Today we’d like to introduce you to Christi Henry.
Hi Christi, it’s an honor to have you on the platform. Thanks for taking the time to share your story with us – to start maybe you can share some of your backstory with our readers?
Where should I begin🤔 Wheeeew Chiiile this is my third career! I can pat myself on my back for being resilient and determined to pursue a career in every industry I’ve had an interest in… radio, marketing/advertising, and television. Having to start from the bottom transitioning into the television production industry, as a single mom, was not easy. Lots of support, prayers, and the power of our ancestors… Mama, I made it! This industry can eat you alive and/or be very rewarding. I’m so proud to see Black women in positions that allow us to tell our stories. I mean, who can tell our stories better than us? Hellooo!? We still have some mountains to climb … because racism is real, Sis. My experience impacted me in ways I didn’t expect. Working as a true-crime producer opened my eyes to unimaginable circumstances of male and female detainees who were, as most described it, at the lowest point of their lives. I was forced to reevaluate this county’s criminal justice system, realize the lack of mental health resources compounds the criminal justice system, and empathy, sympathy, and compassion goes a long way.
Alright, so let’s dig a little deeper into the story – has it been an easy path overall and if not, what were the challenges you’ve had to overcome?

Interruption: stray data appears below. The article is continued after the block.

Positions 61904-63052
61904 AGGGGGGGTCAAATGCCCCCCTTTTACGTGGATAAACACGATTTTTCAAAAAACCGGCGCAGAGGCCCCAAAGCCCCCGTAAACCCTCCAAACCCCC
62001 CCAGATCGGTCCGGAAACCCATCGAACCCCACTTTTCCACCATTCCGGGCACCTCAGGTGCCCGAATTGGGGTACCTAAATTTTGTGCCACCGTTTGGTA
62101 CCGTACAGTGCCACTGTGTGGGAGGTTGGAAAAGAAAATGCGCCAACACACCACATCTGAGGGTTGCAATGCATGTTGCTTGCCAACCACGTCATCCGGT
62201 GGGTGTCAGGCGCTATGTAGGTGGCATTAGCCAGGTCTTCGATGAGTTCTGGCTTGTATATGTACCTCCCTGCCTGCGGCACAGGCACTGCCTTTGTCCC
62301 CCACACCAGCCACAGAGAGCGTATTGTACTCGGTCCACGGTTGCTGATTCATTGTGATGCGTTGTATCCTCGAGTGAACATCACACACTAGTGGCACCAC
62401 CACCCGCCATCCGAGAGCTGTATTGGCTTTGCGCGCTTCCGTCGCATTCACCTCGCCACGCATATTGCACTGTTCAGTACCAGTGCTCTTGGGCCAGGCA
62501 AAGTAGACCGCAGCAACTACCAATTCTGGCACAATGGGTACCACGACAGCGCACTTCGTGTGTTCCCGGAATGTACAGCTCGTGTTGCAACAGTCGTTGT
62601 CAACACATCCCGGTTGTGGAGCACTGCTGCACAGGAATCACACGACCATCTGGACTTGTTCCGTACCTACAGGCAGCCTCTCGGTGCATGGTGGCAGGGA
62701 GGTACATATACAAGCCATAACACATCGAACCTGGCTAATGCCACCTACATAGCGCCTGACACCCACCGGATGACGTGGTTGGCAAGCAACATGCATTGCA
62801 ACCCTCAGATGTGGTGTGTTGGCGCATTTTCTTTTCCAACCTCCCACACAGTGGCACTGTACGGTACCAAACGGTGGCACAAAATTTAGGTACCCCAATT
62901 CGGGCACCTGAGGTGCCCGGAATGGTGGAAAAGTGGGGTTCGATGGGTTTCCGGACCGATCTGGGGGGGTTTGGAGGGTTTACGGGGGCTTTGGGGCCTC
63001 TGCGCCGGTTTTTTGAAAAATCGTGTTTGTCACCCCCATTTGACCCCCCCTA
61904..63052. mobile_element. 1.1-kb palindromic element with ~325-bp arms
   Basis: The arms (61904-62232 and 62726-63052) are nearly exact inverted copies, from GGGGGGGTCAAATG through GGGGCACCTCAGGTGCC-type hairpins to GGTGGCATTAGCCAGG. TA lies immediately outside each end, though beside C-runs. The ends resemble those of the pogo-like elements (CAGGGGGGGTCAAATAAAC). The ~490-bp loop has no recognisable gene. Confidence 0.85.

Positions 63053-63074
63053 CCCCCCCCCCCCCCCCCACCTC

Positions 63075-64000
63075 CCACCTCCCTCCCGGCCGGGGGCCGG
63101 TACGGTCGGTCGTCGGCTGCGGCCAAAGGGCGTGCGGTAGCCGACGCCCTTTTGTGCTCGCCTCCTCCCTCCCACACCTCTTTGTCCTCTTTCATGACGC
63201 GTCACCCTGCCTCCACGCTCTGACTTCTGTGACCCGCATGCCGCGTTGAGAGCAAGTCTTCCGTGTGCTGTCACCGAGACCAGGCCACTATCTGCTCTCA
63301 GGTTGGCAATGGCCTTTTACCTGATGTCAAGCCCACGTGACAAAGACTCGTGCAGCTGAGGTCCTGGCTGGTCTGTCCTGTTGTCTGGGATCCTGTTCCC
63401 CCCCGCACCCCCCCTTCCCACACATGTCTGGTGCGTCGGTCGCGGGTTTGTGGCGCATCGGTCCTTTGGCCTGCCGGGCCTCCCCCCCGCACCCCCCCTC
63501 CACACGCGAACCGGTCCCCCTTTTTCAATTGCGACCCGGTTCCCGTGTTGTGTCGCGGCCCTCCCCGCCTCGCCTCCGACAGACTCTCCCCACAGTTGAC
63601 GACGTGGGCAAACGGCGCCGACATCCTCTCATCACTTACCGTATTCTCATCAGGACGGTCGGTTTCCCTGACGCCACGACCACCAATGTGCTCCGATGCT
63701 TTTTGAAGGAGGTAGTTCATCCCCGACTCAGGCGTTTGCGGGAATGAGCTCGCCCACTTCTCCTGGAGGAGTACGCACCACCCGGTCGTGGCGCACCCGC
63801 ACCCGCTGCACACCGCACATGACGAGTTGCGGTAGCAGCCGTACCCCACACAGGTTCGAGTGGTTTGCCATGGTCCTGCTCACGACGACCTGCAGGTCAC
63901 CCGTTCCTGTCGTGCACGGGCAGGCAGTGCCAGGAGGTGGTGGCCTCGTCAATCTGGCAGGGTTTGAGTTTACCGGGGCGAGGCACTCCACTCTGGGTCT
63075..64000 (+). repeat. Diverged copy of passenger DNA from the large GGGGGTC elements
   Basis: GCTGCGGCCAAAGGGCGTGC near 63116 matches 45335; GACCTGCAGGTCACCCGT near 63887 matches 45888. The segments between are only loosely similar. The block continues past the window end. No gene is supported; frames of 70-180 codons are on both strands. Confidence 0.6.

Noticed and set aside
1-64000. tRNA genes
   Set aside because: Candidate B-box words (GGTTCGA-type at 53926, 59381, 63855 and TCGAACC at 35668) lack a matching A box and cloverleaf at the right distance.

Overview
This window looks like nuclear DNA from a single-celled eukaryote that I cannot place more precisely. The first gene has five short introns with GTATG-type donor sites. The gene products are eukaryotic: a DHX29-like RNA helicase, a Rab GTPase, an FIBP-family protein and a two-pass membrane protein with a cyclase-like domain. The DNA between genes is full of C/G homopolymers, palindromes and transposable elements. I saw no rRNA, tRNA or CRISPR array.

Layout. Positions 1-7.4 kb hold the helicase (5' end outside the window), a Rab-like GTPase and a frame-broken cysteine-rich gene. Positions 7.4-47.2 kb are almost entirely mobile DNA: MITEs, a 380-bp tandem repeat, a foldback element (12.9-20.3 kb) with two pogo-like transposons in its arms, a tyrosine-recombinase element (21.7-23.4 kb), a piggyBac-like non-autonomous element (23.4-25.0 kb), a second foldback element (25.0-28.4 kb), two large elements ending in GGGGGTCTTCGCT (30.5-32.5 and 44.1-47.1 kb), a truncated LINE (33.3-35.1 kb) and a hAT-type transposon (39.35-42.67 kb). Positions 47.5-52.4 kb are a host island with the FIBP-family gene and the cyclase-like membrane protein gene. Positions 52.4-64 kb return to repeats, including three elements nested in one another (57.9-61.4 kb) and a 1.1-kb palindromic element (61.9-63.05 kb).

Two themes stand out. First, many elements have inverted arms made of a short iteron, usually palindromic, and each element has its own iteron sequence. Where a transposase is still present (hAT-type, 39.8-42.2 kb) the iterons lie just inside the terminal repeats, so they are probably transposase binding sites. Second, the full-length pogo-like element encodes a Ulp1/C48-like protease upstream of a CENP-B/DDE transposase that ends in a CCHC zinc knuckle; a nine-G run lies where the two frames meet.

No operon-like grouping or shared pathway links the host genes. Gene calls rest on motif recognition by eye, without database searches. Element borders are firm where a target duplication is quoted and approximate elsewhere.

No indeed! Uhhh, racism, sexism, misogyny, and their cousin who is always forgotten, nepotism. I don’t believe Black women travel a smooth road within their career and/or entrepreneurship. We must work two, three, four times harder to combat the stereotypes.
We’ve been impressed with Join The Group Chat Sis, but for folks who might not be as familiar, what can you share with them about what you do and what sets you apart from others?
I guess I can describe myself as a true-crime producer\wellness advocate. Recently, we witnessed the resurgence of BLM and heard many conversations centered around racism. Racism in the workplace where we must work harder than Mediocre Megan, racism in the schools we entrust our children will be nurtured and supported rather than criminalized. Racism in restaurants we frequent for a good meal, good drink, and relax. Racism in our neighborhoods we retreat to for solitude and protection. For the first time, since I have been in the television production industry, I sat front row and watched black women reach deep down, pull out, and display the mistreatment that we buried in order to maintain a career in this industry. Next came many programs, campaigns, and the infamous black square that inundated social media. Yes, let’s increase diversity! Buuut, how do we recover from the mistreatment? How do we assist black women in gaining the confidence needed to advocate for themselves without fear of retaliation? Where do Black women go to for support when they feel unseen and unheard? Join The Chat Group Sis was born. I realized we don’t have many support groups providing tools and resources for women’s health, self-care, mental health awareness financial management, within the non-fiction, unscripted television industry. We quietly complain to one another, move onto the next gig, more complaining, and nothing changes. So, I decided to take a different approach in changing the toxic culture Black women suffer in the tv/film production industry + other creative spaces and curated a safe outlet that champions Black women creators to be their true, authentic selves. This is a new landscape for me. Excited and nervous. Very hopeful. The consistent alignments and reassurance have kept me going. Taking a chance on myself is truly rewarding.
We all have a different way of looking at and defining success. How do you define success?
Peace that coms in the form of freedom.